Every joke is an attack: Freud said this (forgive me, academics, I know he isn’t in good favor, but he had his moments), and before Freud, Lott said this, and, if it isn’t obvious, it should be upon consideration. This is why it is not okay to make racist jokes or Polish jokes or West Virginia jokes or gay jokes in our house, because we don’t want people in our house to believe for even a second that there is room for viewing people of color, foreigners, the oppressed, the disenfranchised, the alien, the other, as something less than ourselves. But that’s just in our house, so do what you want to do: it’s none of our business.
That said, I don’t know of too many people I think less highly of than Sarah Palin. She’s embarrassing. Really. We all know the bad things I want to say about her. But, for the sake of brevity, I’ll skip those things and just say this: she’s right. Even though she can’t articulate her way out of a yes-or-no question, it is not a stretch to make the connection between jokes that reinforce negative stereotypes and the ways in which we view people around us. And even if she’s taking this opportunity to get some good facebook, and is, ultimately, more of a problem for young women than a solution, Letterman was deadly wrong to make those jokes.
Even if he thought he was making jokes about Palin’s older daughter, rather than the fourteen-year old, one problem with the jokes is that in our culture it is still okay to laugh at the power structures that exist between men and women. Haha, the baseball playing man knocked up the young woman. ‘Knocked up’ – come on, can we give her some kind of agency? – but, more to the point, while the man in the joke receives zero negative attention in any form for having sex, the woman is the butt of the joke, under attack for having sex. The old sad double standard – stud/slut, man/woman. Highfives for the men, not-allowed-to-walk-at-your-graduation for the women. It’s not funny, and jokes which encourage or reinforce such double standards are deplorable (unless, of course, the joke teller is actively seeking to continue the oppression of half the world’s population, in which case, Good on you, buddy. Highfive).
In the meantime, nobody makes me laugh as often as David Letterman. I saw a photo of him giving a thumbs-up one time and I almost wet myself. By which I mean to suggest that I think he is very very funny. And I don’t expect him to rededicate his life to the pursuit of equality in joke telling – he is going to cross the line sometimes. But, and this is the thing Palin (I believe) doesn’t understand or really care that much about: this joke is indicative of the ways in which we (men and women) view women as somehow lesser than men. This joke and others like it are not responsible for, but are continuing to make it okay that women earn 80 cents on the dollar in equal positions to what men earn one year after college graduation. And 60 cents on the dollar five years down the road. All this despite the fact that women are graduating with higher grades than men at every level in every subject.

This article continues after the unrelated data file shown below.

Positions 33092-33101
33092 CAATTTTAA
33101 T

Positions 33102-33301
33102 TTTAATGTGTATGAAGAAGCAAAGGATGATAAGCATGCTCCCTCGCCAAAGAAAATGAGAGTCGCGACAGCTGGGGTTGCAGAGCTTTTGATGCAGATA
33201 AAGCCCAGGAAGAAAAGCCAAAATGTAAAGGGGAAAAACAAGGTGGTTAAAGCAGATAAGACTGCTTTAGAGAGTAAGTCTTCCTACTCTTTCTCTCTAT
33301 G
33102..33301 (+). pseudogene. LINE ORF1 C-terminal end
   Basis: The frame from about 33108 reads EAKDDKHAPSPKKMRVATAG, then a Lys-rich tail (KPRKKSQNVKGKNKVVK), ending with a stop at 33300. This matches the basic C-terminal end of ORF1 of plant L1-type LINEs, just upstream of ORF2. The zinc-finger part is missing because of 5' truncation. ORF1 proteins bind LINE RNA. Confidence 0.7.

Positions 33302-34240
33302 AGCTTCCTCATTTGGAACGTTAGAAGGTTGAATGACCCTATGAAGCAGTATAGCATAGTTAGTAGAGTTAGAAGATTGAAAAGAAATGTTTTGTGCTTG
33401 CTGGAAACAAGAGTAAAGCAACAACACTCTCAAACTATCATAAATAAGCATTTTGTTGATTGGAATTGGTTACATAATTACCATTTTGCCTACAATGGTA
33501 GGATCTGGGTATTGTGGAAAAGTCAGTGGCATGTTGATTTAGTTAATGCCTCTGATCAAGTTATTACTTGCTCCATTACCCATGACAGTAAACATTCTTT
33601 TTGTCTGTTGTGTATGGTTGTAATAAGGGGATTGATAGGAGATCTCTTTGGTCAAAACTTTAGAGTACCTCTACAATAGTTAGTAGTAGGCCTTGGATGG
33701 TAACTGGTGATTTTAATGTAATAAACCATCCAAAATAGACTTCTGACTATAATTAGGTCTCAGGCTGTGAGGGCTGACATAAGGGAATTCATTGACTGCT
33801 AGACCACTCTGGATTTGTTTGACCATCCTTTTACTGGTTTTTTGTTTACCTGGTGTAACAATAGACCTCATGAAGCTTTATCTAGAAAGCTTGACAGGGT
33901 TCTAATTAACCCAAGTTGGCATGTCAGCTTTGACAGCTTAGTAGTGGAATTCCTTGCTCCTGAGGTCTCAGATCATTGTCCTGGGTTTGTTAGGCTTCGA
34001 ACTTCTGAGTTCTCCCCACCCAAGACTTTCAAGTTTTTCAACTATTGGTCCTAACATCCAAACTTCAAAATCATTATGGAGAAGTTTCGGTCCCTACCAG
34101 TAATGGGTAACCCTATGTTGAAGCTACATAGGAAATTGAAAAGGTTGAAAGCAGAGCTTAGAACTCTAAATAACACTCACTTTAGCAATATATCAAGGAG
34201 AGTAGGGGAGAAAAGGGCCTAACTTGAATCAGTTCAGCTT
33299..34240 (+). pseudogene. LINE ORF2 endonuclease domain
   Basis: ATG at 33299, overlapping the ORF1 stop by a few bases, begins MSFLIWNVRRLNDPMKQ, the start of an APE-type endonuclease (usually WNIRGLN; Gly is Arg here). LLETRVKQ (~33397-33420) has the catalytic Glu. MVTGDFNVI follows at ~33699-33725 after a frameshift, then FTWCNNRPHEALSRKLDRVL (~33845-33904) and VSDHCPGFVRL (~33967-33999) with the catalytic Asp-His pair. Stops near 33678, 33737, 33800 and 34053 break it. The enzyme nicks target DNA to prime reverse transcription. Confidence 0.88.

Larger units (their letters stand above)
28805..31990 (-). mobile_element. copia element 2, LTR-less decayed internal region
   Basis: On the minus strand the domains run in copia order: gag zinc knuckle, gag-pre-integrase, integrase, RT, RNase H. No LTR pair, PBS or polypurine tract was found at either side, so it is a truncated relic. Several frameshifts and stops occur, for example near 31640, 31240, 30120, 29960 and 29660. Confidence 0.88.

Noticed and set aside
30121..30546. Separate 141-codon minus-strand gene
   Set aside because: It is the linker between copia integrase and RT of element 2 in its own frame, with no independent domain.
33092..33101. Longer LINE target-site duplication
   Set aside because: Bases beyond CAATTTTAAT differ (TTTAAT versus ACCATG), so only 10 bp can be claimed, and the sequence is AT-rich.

So, yes, I think Sarah Palin is dumber than crushed monkey turds, and, yes, I think David Letterman is HI-larious. But no, it’s not okay. It’s not okay. It’s not okay at all to go on in this fashion, and if it takes a regrettable human being such as Sarah Palin to bring this isolated incident [italics added to indicate sarcasm] to light, and if it takes a funny funny comedian such as David Letterman to issue a public, down-on-my-knees-type of apology, in order for us as a culture to start to try to view women as actually equal, rather than nominally equal, to men, if that’s what it takes, that’s what it takes. And if the writer who wrote the joke has to lose the job for making an honest mistake, that’s what it takes. And if I get kicked out of the Hip, Liberal, Republicans-Are-So-Unreasonably-Lame Club (the HLRASULC), because I – and this hurts real bad – agree with Sarah Palin, well, that’s what it takes.